Up coming events:
Tomorrow, Thursday, March 14th, I'm being interviewed by romance author Tawny Weber. She's blogs at The Romance Bandits. That's a switch for me. Nice surprise to be asked. If you get the chance, stop by and say hi.

For those of you who love Elisabeth Naughton's books, she'll be visiting on the 20th, with the latest in her Eternal Guardians Series. I'm thrilled to see her contemporary, Wait For Me (I featured it on a hot reads), has made both the NYT and USA bestsellers list. Loved the story.

Do you like romance and time travel stories? I'll be having Gina Lamm visiting the 27th pitting a woman of today, a geek and gamer who loves wi-fi with a peer of the realm. Cover makes me smile.

April brings spring showers and A-Z Challenge. I'll be contributing some articles, quasi McKye style. I'm also Diane Wolf's minion which is a first for me. I can't always participate in the A-Z fully but I like being a part of it. Those that know me won't be at all surprised to be reading about dogs with my contributions. For example, did you know that dogs experience a runner's high? Did you know that there are marathons for dogs and their owners? How does one train a dog and owner to participate? 

Dog's are a man's best friend, but choosing the right dog isn't always easy and there are a lot breeds of dogs out there, and while they are gorgeous they don't always match up with a family's environment. How do you choose?  

Now that we've done the spring ahead with time I think I'm finally getting the hang of it. No, I still don't like the jarring to the inner time clock, but I'm functioning without murdering anyone. 

  • How's it going for you?
    • Any news you'd like to share?

Monday, March 11, 2013


Writing a story is capturing the vision and sounds in our minds and putting them into words.


My husband has been editing the first of several books of a detective series he's written. Hub's has had two skilled writer/editors look at the first manuscript. One loved the smart-ass character and his corny jokes as well as the premise of story, except for a few things which take up a couple of pages. The other wasn't as enamored of the politically incorrect, smart ass character, but also gave several pages of story fix-its.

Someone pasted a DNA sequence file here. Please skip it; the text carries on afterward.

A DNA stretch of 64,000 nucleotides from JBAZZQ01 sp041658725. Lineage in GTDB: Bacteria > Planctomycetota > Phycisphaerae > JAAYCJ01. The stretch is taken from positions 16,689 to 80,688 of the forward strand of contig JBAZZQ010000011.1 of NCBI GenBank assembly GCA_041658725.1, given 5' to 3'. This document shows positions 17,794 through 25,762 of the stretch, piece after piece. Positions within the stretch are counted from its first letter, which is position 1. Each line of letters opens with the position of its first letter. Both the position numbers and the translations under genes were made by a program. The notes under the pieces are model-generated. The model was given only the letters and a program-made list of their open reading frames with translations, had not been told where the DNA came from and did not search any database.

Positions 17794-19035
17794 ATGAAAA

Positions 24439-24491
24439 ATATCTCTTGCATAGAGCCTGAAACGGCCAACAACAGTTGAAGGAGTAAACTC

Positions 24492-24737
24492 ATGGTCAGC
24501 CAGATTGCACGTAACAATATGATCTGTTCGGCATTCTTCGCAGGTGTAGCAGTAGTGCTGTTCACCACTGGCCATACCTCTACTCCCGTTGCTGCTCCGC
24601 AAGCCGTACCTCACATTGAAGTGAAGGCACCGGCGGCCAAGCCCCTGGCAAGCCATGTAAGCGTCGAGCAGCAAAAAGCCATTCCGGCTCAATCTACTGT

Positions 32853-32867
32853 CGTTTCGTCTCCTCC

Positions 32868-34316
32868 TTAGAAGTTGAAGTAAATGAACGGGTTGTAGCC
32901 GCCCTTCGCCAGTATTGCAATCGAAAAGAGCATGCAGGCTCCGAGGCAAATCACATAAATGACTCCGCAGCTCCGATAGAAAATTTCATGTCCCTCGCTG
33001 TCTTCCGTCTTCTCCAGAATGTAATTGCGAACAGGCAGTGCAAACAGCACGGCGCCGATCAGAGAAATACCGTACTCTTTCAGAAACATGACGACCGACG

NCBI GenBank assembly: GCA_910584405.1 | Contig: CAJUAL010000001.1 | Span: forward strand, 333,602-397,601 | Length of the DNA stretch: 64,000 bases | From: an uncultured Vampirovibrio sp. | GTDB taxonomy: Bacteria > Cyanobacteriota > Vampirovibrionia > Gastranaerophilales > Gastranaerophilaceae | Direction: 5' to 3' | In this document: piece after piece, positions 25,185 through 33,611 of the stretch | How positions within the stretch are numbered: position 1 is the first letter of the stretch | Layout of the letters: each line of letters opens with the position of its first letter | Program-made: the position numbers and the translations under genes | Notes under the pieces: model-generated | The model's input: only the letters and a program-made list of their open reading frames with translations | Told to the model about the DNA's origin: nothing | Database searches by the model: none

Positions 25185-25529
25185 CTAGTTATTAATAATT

Dan has been groaning. A lot

Writing is a love/hate relationship. As Ringo Starr once sang, "You know it don't come easy..."

The writer that tells you that the words always flow and the stories are easy is either lying or living in an alternate universe. We all hit spots that required discipline and yes, work. Even when we get the essence of the scene down, the editing of the word choices, the phrasing and descriptions, and the action and emotion, is work. Hard work. You strive for painting each scene as clearly as you can and giving it the most impact so it flows seamlessly into the next. That may take several revisions.
Revisions and editing are not easy. Or at least they aren't in my world.
Some writers tend to write the initial draft of their work in bare bones scenes. I’d compare it to an animator who does the preliminary pencil sketches. They capture the essence of the scene with dialog and action and leave the fill in work for the first pass. Others write fairly detailed scenes of the vision see in their mind and then go back and cut out the superfluous details to bring into focus the core of the story.

My husband has also been researching query letters. This morning he asked me, "Do you know how many conflicting ideas there are out there on writing a good query letter?"

Yes, dear, I know. I know.
  • Do you have a style of writing your first draft or does it vary with the story?